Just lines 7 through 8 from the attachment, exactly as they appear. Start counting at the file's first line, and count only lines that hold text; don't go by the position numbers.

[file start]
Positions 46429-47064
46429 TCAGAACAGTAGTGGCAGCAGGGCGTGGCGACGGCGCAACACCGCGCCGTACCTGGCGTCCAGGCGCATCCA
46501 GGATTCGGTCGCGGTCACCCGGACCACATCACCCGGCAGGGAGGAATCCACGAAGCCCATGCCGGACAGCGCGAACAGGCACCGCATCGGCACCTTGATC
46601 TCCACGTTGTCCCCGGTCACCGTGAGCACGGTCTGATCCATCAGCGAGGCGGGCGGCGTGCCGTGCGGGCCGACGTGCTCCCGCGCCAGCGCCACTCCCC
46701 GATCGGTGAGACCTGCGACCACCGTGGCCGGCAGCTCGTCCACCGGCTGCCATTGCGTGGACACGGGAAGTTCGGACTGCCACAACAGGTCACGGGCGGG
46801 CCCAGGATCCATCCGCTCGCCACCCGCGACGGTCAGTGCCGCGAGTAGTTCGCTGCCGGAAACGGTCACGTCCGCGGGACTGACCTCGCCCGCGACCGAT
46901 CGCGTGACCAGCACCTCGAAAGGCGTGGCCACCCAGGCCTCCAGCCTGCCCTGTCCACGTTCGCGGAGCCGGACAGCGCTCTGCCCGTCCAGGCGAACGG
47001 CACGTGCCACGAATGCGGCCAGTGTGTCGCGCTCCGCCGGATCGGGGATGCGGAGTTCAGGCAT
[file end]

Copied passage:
46901 CGCGTGACCAGCACCTCGAAAGGCGTGGCCACCCAGGCCTCCAGCCTGCCCTGTCCACGTTCGCGGAGCCGGACAGCGCTCTGCCCGTCCAGGCGAACGG
47001 CACGTGCCACGAATGCGGCCAGTGTGTCGCGCTCCGCCGGATCGGGGATGCGGAGTTCAGGCAT